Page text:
Ramona Blue: A Spoiler Free Review

Let me begin by saying that I love this book and I’m so glad I read it. You may remember that I read the first chapter of Ramona Blue by Julie Murphy for my Try a Chapter Tag and be wondering what the heck took me so long to actually finish it. That’s a great question.

Something about Julie Murphy’s writing takes me a while to get so absorbed in the story that I refuse to put it down. It’s not that they are beautifully written, trust me, the tabs in Ramona Blue were numerous, and it’s not that I don’t love the characters or the story. I haven’t figured out what it is, but it might be that the characters feel too raw to me, too real. When I want to escape, I don’t want to pick up Julie Murphy because she’s going to make me feel some things. So, I put this beautiful book off. I would read a couple chapters at a time and then I would set it down and walk away. And then I got about 200 pages in or so and I refused to go to bed until I’d finished the entire book. So… That’s what I did. Me headed to the airport that morning:

This book is about Ramona Blue, a senior in high school in a small town in Mississippi that was hit pretty severely by Hurricane Katrina. The book opens with Ramona saying goodbye to the girl she’s been seeing (Grace), who is in the closet and a summer visitor. Then, on Ramona’s early morning paper route, her last house is a woman she spent a ton of time with as a child and Freddie’s grandma. Freddie was her childhood best friend, but because he isn’t from the town, she hasn’t seen him in years. It’s important to mention that Freddie is black because there’s a conflict between Freddie in Ramona later in the book where she’s startled to realize that for as much time as she’s spent thinking about being gay in the South, she hadn’t really stopped to consider what it was like for Freddie to be black in the south (or at all). This quote just really got to me:

“You can’t pretend to be color-blind or some shit when it’s convenient for you, okay? I’m black. This is the skin I wear every damn day. You’re my best friend. You can’t tell me that you don’t see that my black life is not the same as your white life.”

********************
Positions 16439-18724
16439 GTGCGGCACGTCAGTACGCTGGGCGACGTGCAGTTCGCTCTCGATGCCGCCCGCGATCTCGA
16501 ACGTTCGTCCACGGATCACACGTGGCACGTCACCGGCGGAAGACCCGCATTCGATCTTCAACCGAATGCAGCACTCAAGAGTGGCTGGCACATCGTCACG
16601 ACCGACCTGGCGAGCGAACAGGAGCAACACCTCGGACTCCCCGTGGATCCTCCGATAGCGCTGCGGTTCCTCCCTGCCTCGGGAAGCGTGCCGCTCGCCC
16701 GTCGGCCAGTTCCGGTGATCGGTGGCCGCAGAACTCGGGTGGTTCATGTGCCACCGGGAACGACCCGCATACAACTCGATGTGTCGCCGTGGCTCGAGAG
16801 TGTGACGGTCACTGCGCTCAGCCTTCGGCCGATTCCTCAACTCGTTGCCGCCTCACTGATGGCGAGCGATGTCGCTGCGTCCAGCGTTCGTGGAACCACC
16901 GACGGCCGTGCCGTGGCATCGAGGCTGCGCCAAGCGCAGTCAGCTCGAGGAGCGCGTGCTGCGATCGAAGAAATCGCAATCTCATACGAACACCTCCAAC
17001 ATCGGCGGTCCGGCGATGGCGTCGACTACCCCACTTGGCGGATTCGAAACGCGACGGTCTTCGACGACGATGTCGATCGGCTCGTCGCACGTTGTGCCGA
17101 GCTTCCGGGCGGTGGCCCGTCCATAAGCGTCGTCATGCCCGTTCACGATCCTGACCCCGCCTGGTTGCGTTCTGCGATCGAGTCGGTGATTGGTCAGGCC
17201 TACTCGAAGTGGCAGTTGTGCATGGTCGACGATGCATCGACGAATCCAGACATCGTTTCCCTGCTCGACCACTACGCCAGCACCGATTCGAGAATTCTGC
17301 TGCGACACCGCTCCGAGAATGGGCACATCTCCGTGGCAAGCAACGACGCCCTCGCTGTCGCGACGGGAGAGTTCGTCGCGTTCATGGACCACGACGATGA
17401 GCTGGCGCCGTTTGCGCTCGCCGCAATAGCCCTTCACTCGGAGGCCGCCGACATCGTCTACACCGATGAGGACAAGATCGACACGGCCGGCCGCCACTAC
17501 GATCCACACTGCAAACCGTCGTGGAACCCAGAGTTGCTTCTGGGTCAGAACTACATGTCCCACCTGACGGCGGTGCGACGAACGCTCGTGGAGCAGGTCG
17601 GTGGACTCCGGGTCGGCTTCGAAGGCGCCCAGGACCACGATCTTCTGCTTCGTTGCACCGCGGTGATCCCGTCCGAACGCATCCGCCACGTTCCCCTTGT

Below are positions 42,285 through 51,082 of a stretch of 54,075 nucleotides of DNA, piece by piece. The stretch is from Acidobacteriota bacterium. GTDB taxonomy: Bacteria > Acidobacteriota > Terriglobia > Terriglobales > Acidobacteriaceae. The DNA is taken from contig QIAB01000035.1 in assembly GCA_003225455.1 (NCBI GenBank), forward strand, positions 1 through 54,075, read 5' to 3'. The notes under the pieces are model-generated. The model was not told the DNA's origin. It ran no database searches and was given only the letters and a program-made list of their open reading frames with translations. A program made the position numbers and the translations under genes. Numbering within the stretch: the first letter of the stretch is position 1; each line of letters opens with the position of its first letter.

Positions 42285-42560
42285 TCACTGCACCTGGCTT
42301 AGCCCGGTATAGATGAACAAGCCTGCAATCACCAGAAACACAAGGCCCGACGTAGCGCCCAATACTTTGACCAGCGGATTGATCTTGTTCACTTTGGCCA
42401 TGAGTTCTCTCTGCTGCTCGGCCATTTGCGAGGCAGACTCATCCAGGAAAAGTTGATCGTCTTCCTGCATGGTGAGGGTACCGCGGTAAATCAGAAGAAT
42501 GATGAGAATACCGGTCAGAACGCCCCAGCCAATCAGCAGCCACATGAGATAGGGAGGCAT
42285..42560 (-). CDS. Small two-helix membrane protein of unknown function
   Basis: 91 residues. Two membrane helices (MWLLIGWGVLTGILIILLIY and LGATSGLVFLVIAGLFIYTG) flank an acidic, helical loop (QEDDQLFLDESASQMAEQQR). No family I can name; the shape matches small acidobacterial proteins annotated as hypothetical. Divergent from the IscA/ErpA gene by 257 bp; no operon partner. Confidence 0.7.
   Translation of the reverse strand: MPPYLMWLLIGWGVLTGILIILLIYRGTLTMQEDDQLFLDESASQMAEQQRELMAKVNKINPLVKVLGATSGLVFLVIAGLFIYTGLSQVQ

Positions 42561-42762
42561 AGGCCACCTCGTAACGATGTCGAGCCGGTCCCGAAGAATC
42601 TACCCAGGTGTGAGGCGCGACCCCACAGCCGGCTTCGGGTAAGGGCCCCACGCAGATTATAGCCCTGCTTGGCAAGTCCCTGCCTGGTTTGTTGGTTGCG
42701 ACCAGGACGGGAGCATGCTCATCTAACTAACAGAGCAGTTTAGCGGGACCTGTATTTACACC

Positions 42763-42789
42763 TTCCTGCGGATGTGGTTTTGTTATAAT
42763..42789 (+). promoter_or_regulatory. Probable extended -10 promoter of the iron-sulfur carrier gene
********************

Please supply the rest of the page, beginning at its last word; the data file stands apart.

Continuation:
This line just really struck me. It was one of my favorite parts of the book. However, this book is not just about Freddie and Ramona’s friendship. It’s also about Ramona learning that maybe she’s not a lesbian, maybe she’s bisexual. There was a ton of criticism of this plot point before the book was released, but to my knowledge, after Julie Murphy announced that she is bisexual (speaking of which, can we stop making authors out themselves? no?) the complaints faded. From a non-bisexual person standpoint, I felt like all of the discussions of sexuality were handled very well.

The part of this book I found personally most relatable was Ramona Blue’s sense of being trapped in her small town. I don’t know that I could explain precisely why I found this so relatable, but regardless, I did. Ramona Blue feels trapped because she’s the responsible sister, even though Hattie is older. Hattie is also pregnant and continually abandons her own room to sleep with Ramona instead of with her boyfriend, Tyler, who has basically moved in. It’s interesting to see how Ramona tells herself that she’s fine staying in her small town and how that conflicts with some other things that she feels.

Overall, I loved this book so much and would highly recommend. Please read it and Dumplin’ so you’re ready for the movie. If you’ve read either, let me know!

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